Um, no, it's not. We write countless lesson plans and units, match standards and objectives, organize activities, differentiate for our students, study educational theories and principles, and write an insane amount of papers on top of all of that. Sometimes we do get to color though and I won't complain about that.

2. "Your major is so easy."

See above. Also, does anyone else pay tuition to have a full-time job during their last semester of college?

3. "It's not fair that you get summers off."

Are you jealous? Honestly though, we won't really get summers off. We'll probably have to find a second job during the summer, we'll need to keep planning, prepping our classroom, and organizing to get ready for the new school year.

4. “That's a good starter job."

Are you serious..? I'm not in this temporarily. This is my career choice and I intend to stick with it and make a difference.

5. “That must be a lot of fun."

Yes, it definitely is fun, but it's also a lot of hard work. We don't play games all day.

6. “Those who can't, teach."

Just ugh. Where would you be without your teachers who taught you everything you know?

7. “So, you're basically a babysitter."

I don't just monitor students, I teach them.

8. “You won't make a lot of money."

Ah yes, I'm well aware, thanks for reminding me. Teachers don't teach because of the salary, they teach because they enjoy working with students and making a positive impact in their lives.

Cover Image Credit: BinsAndLabels

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10 Study Habits You Should Never Break

Tips and tricks to surviving finals and midterms.

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It's starting to become that time of year again - wrapping up the semester and preparing for the dreaded week of finals and mid-terms. I couldn't be more excited to be done with high school. But finals stink. I luckily don't have many classes that are going to require taking a test, mine are mostly projects.

All throughout high school, I had really struggled with testing and study habits. I didn't know how to study and therefore continued to do poorly because of my study habits or lack of. It was not until my junior year in high school, I had found my way of studying and it has worked for me for every test since. I color coat everything and write things down a million times. It is time-consuming but it is worth it in the end. You just have to find what works with you and stick with it. Here are some tips and tricks to hopefully help you with your study habits. I wish I had someone to tell me these things when I was struggling at the start of high school.

1. Time management

Don't be silly and study the night before the test and expect to do well. Some people can actually do this but I am a person who has to work their tail off for what kind of grades I receive so studying the night before a test would result in me not doing well. But it is different for everyone. What I typically do is if I know the test date ahead of time, I write it down in my planner and then as we learn something I add it to a notecard so as we go on with a unit I remember what we have learned in the start of the unit. I typically study a week prior to the test.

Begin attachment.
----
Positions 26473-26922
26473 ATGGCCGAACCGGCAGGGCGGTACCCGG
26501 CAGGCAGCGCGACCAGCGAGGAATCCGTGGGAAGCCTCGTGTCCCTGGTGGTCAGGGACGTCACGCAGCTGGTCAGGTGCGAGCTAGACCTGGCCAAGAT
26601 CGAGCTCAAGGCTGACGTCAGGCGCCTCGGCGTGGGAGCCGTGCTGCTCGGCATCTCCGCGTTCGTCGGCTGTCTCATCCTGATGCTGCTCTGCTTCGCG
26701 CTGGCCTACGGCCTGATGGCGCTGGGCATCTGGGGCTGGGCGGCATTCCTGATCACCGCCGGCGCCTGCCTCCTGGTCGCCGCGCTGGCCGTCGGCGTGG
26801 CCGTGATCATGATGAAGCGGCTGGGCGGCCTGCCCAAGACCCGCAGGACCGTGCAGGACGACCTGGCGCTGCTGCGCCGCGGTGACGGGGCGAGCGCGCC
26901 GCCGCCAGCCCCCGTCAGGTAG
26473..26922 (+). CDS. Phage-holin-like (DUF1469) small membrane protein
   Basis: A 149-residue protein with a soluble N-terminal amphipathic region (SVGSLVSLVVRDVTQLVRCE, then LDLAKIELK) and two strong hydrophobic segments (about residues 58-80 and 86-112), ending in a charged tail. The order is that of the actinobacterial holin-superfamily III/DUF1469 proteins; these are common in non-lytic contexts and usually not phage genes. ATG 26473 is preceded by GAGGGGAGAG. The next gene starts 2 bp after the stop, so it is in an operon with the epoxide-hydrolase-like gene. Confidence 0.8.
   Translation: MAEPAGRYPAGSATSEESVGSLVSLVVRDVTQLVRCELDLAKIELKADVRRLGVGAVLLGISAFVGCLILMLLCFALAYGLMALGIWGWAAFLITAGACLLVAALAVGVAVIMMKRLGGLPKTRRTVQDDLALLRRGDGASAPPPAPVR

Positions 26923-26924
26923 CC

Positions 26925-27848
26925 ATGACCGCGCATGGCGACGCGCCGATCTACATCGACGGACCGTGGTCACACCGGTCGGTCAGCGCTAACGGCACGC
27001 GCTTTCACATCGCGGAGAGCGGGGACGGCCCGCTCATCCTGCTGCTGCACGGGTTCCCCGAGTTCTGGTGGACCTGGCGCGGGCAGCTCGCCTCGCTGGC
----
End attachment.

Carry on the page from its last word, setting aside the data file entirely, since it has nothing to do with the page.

2. Find a study space

I like when my environment is completely quiet, I find it hard for me to focus when I am surrounded by noise. I usually study in my room or somewhere where no one is at

3. Choose a style of studying you like

I am a freak when it comes to studying. I am a very visual person. I will read the chapters in the book, highlight the important stuff, take notes and color coat them, highlight them. Draw diagrams or pictures if needed. And sometimes write small important things a couple of times. Yes, it's time-consuming but it has gotten me to not fail my test. With more unvisual classes like math, I write a notecard of all the formulas and buttons I will need for that unit. I do all of this as we go through each unit. I also use Quizlet to help me remember vocabulary words.

4. Actually do the study guides or Quizlets, they help

I complete the study guides a couple of times. Sounds crazy but it helps me memorize stuff so much better. There are tons of resources out on the internet, use them. Quizlet, Books online etc can all be valuable resources, just got to know what is available. Sometimes my friends will make a Quizlet and we will have the same class and I will use her Quizlet. Why make what's already made for you?

5. Write things out

I love technology and all but I think some of us have gotten away from writing things actually down on a notebook. Believe it or not, it has been proven that physically writing things out helps you memorize things better. I use a notebook for class and color coat my own notes. I also use flashcards for vocab words and color coat them as well. As you can tell I love color coating.

6. Have a study buddy

Personally I study better alone but when I do study with groups we bounce ideas off each other to get a better understanding of the material. It again depends on how you like to study.

7. Eliminate distractions

I used to have a problem with getting distracted from being on my phone and then I'd realize I just wasted 30 minutes scrolling through Instagram when I could have been studying. So turn your phone off or put it where you can't see it because it really does shorten your time of studying without being on it.

8. Use memory games (pneumonic devices) 

This helps me so much! When I am working on a test I always remember pneumonic devices before anything else.

9. Take your time

Don't rush through the material, you'll get it eventually. If you don't know it, highlight it and come back. Also if you have already mastered and memorized a topic, don't keep studying that study the things you don't know and haven't mastered.

10.  Find what works best for you!

You have to find out what works for you and what doesn't. Your study habits are completely unique to you. If something works for you, continue to do that.